The Dodge Caliber and Fairies


I'm curious as to how people feel about the controversy surrounding this Dodge ad. Some bloggers and gay ad watchdogs have called Dodge out for homophobia.

"It directly finds humor with the term fairy, referring not just to the type that flies around with a magic wand, but also the universally recognizable gay stereotype of an effeminate gay man," said the Commercial Closet.

Said a spokesperson from Chrysler: "We were pretty surprised that there are individuals that are making the conclusion that sexual orientation can be determined by the type of clothes you wear and the type of dog that you're walking. Are they suggesting that men that wear colored shirts are gay … or that all gay men dress alike? What we would ask someone to do is look at the ad for what it is. The ad is about the Dodge Caliber, which is a small car that stands apart from the competition because of its aggressive styling, styling that's anything but cute -- the tagline for the campaign."

There's some obvious validity to the claims of veiled homophobia, I think, but when you compare it to years and years of GLAAD lauding Will & Grace along with its flamboyant stereotype Jack Macfarlane, this looks like a pretty minor offense.

Is the New Ad for Dodge Caliber homophobic? [queer beacon]
Gay Group: Ad is Anything But cute [detroit news]
Too Tough [commercial closet]

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  1. Not quite sure I see the homophobia. I have no problems with it.

    Posted by: Damien Tilden | Apr 6, 2006 1:30:45 PM

  2. I thought the ad was funny. I am not sure that is a gay (more 70th and Park to me) look but rather a look that it is opposite of what the guy looked like before. The fairy is female. Some groups just like to find fault in everything. It's how they generate contributions, professional naysayer and victims.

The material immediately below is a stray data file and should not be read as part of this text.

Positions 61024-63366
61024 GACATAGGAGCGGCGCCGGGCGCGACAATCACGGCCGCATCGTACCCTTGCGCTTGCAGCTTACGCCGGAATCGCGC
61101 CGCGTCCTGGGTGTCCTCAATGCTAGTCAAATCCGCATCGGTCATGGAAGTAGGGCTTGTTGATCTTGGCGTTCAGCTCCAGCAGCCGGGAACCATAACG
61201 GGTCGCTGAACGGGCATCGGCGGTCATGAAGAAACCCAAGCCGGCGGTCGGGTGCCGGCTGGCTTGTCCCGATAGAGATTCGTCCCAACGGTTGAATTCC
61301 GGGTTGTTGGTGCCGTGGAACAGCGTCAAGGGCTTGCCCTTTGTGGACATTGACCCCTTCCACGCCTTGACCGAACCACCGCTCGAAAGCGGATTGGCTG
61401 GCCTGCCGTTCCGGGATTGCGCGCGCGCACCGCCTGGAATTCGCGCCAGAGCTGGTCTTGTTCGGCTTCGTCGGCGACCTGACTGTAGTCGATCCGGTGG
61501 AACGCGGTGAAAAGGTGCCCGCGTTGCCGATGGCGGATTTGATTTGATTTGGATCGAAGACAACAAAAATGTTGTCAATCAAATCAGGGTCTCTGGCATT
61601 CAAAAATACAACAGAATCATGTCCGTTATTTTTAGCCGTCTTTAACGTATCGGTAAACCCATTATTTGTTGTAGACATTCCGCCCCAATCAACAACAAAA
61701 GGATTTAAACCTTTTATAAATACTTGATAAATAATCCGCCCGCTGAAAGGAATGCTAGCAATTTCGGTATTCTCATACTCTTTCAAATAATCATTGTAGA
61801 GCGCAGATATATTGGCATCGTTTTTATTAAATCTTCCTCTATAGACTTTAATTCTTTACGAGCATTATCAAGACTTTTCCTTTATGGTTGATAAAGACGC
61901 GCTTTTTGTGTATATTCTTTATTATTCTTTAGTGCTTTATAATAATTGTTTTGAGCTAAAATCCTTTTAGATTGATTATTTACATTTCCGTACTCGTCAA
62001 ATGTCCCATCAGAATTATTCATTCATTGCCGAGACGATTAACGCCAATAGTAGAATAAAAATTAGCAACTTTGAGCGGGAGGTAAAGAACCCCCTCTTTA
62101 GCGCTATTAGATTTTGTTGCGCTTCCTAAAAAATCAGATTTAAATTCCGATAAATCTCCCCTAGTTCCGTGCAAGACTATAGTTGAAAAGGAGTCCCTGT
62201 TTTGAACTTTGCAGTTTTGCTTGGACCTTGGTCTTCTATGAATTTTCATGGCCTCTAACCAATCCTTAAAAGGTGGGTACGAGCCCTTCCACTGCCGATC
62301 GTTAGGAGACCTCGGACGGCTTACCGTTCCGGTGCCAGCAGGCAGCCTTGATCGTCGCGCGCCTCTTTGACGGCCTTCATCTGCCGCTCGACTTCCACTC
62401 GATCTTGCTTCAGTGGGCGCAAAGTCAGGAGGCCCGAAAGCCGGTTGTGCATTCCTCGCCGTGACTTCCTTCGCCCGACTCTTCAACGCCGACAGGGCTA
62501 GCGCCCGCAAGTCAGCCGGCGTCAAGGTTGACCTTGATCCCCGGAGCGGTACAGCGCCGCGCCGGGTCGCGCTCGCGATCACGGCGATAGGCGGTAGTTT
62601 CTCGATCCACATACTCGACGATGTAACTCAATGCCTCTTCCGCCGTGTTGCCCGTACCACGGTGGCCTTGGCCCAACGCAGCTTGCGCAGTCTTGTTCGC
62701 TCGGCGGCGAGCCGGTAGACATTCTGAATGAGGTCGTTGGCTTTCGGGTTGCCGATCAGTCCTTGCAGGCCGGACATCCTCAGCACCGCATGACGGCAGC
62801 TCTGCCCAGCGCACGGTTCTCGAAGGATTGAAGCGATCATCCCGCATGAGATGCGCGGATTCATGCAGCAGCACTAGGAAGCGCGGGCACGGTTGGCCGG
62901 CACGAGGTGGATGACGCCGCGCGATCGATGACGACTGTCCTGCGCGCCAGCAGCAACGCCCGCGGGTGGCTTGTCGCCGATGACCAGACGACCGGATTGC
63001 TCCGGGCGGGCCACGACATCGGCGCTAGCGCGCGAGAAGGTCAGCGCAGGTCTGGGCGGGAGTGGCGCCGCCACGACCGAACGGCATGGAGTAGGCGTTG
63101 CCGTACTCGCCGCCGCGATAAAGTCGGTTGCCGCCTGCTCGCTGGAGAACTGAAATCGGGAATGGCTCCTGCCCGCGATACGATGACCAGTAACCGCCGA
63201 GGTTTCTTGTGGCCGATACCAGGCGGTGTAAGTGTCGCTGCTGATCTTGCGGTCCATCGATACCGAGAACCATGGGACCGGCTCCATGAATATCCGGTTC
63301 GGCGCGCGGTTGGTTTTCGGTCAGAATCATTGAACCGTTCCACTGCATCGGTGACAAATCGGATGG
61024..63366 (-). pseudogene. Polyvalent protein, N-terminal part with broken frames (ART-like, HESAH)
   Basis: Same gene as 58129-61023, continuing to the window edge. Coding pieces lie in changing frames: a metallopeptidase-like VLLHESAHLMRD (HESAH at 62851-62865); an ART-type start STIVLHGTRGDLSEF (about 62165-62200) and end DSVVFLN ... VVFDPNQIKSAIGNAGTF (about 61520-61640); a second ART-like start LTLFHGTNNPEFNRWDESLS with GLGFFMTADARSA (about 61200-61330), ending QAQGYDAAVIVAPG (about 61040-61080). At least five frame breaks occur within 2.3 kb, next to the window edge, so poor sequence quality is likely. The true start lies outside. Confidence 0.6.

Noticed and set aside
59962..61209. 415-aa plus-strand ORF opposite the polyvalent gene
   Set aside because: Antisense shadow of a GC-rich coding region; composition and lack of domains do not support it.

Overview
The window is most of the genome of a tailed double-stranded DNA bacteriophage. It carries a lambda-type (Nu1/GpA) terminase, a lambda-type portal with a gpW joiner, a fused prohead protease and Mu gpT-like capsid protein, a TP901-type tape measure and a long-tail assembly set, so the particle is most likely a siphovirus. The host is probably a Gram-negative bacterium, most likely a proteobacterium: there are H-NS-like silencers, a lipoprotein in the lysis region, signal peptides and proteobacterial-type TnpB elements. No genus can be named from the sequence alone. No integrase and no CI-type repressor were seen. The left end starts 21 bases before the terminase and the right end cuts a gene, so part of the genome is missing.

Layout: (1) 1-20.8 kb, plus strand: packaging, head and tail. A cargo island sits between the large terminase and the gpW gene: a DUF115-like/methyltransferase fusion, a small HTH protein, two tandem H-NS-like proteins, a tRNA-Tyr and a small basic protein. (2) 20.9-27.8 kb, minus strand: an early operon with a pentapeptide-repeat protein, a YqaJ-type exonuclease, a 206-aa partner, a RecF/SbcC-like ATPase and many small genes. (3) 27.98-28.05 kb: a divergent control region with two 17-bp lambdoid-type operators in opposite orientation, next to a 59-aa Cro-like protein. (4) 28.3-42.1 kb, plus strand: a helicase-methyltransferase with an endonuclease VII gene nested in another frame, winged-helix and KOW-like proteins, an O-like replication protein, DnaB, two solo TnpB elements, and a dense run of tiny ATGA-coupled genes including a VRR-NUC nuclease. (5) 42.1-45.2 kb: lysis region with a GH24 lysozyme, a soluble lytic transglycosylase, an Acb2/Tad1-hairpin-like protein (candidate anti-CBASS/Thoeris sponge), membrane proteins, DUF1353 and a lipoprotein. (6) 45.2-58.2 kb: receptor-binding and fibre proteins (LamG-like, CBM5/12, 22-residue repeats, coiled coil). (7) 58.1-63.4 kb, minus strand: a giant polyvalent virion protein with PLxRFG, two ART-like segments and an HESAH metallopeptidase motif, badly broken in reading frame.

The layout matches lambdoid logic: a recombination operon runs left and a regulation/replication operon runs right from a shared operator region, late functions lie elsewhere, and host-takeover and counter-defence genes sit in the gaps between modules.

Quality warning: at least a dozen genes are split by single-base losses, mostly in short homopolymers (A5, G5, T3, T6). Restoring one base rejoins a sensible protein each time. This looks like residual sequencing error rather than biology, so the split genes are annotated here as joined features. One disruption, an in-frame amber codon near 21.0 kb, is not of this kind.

Posted by: Donald | Apr 6, 2006 1:37:09 PM

  3. There is absolutely nothing wrong with this ad for Chryse Sakes! Any objections are just more PC bullsh*t taken to the extreme. The next thing we know these PC idiots will be banning Tinkerbell and labelling Jack McFarlen an enemy combatant. This kind of objection is no different than the AFA harrassing WalMart over BBM DVD's.

    Posted by: Jeff | Apr 6, 2006 1:41:49 PM

  4. This ad is the equvalent of a gay joke followed by "Not that there's anything wrong with that." At some point the humor has to stop being seen as offensive and start being seen as a ribbing. Besides, that fairy was making things cuter after all. Can we take it as a half-compliment, half-joke? Not that there's anything wrong with that.

    Posted by: David | Apr 6, 2006 1:41:49 PM

  5. equivalent

    Posted by: David | Apr 6, 2006 1:43:04 PM

  6. i'm a big fan of subway cars and am incensed that one would be changed into a choo choo train.

    Posted by: joe | Apr 6, 2006 1:46:30 PM

  7. I am so glad you posted about this. The first time I saw this commercial my jaw dropped. I couldn't quite believe my eyes. Then sure enough the second time around confirmed my suspicions and I started asking everyone if they percieved this commercial the same way I did. Nobody seemed to have a reaction. I was starting to wonder if anyone would notice. Anyway, it's not a huge deal, disappointing maybe. But they sure do know their market: Middle-American, gas guzzlin' yee-hah's with no taste.

    Posted by: Kevin | Apr 6, 2006 1:48:30 PM

  8. I agree with you, Andy. The ad really isn't about homophobia as much as the inability to make the Caliber a cutsey-mobile. It's kinda lame but inventive. What about the Milky Way commercial where the candybar becomes a sexy woman who says things to make the dump guy feel better. Doesn't the commerical make the straight guy seem like a doofus who's so needy that he needs talking candybar to boost his deflated ego?

    Frankly, I find Queer Eye's minstrels far more offensive. The whole jumping around some straight guy's room and looking criticizing his dirty underwear. On the one hand it's freaky and on the other it's subservient in the mammy-is-here to make the white folks all better way (see Stephen King's "The Green Mile").